Sudden Summons, Mrs. Levi Nuss Found Dead on the Bed Tuesday Morning by Her Grief-Stricken Husband

The death angel has again made one of its sudden and unlooked for calls in our midst, and deprived a home of one of its most loveable inmates, and leaving a devoted husband and a prattling babe, with hosts of relatives and friends, to mourn the taking away of a young wife and mother. Mr. Levi Nuss, who resides on the Spencer Shoesmith farm about two miles west of Lena, arose Tuesday morning about seven o'clock, and after awakening his wife, got up, built the fire and went out to do the chores. On returning to the house he heard his wife up stairs, and supposed she was dressing, as she had informed him that she would get up at once. He went out again to give a sick horse some medicine, and on returning, heard the baby crying up stairs, and on going up, he was horrified to find his wife dead lying partly on the bed, but with her feet on the floor. He did everything he could think of in his fright and sorrow to resuscitate her, but all in vain. In the full bloom of health, and no apparent cause, in the presence of her innocent babe, her spirit had passed over the river. The neighbors were soon alarmed, and doctors sent for. One of the physicians pronounced it a case of apoplexy and another blood-stopping of the heart.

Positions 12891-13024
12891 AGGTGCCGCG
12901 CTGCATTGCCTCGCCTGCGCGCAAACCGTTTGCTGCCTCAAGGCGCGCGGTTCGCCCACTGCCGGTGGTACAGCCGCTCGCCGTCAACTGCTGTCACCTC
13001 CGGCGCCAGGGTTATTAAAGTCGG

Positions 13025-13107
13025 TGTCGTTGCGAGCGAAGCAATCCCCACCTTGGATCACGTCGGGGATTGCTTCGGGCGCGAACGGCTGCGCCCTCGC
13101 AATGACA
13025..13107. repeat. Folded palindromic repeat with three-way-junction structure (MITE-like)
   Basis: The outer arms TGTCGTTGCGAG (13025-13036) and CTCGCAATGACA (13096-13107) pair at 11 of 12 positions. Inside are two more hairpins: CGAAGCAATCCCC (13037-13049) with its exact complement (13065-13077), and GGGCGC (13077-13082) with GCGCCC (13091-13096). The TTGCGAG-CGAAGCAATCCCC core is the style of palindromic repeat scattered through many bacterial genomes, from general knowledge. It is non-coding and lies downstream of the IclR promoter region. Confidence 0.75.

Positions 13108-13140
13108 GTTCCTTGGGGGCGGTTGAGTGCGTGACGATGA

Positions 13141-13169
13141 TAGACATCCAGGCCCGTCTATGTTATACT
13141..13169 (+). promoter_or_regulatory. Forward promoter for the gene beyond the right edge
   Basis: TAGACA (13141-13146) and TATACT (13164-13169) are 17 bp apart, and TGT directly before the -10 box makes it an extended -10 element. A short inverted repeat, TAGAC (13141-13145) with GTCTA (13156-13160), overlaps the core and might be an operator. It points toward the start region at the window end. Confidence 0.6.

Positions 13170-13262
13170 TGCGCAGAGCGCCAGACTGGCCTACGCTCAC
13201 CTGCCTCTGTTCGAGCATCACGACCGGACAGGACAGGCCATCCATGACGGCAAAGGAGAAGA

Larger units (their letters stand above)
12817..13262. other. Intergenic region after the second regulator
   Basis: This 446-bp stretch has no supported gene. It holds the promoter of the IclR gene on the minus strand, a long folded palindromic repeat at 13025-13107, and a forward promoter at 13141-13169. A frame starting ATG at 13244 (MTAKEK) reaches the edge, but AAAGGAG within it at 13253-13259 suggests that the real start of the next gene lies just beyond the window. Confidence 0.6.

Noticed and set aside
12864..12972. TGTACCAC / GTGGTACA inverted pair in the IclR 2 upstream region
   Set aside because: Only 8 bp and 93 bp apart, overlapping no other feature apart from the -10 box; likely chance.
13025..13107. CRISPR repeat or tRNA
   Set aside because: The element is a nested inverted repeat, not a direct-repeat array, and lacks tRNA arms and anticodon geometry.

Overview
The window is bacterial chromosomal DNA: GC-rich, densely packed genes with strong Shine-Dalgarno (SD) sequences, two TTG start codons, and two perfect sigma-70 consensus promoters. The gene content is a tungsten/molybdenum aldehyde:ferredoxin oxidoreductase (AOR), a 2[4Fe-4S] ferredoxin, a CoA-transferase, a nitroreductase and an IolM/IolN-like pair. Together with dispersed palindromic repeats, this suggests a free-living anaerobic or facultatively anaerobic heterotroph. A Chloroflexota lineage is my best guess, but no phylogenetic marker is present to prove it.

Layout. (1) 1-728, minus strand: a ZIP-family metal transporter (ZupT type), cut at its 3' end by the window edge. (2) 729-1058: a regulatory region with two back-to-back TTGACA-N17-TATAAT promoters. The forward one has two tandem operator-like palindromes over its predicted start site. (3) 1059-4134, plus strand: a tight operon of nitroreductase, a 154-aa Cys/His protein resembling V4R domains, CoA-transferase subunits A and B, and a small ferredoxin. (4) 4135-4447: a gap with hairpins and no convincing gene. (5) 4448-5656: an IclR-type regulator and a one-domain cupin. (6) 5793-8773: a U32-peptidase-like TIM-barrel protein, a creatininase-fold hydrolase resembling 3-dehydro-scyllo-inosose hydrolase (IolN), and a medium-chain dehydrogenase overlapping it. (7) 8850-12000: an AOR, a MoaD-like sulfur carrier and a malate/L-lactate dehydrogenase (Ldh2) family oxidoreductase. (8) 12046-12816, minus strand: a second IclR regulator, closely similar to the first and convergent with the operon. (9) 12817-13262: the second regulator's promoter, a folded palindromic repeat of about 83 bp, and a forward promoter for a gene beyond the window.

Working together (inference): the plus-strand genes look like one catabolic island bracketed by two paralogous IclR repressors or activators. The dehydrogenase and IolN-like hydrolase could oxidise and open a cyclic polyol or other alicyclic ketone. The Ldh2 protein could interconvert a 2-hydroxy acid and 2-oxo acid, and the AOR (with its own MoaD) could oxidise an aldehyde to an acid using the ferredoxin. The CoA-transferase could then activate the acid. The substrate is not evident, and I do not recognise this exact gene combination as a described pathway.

Emma C. Daws, oldest daughter of Mr. and Mrs. Geo. Daws, was born in Kent township, December 13, 1868, and was 19 years and three months of age at the time of her death. She resided with her parents until Feb. 23, 1886, when she was united in marriage with Mr. L. A. Nuss, who with a son aged 11 months and 17 days, survive her. She was always considered a healthy woman, and on the morning of her death appeared in perfect health. The blow is crushing one to all concerned, and the sympathy of the community goes out to the relatives in this sad hour. The funeral services were held at the Lutheran church in Lena, Wednesday afternoon, Rev. J.H. Stough, officiating, and the remains were laid to rest in the Lena cemetery. The bereaved husband, and relatives desire to express their thanks publicly to the neighbors and friends who so nobly rallied to their assistance in the dark hour of their trouble.
From The Lena Star, March 16, 1888. Submitted by: Sharon Nuss Custer on 4 Feb 1999

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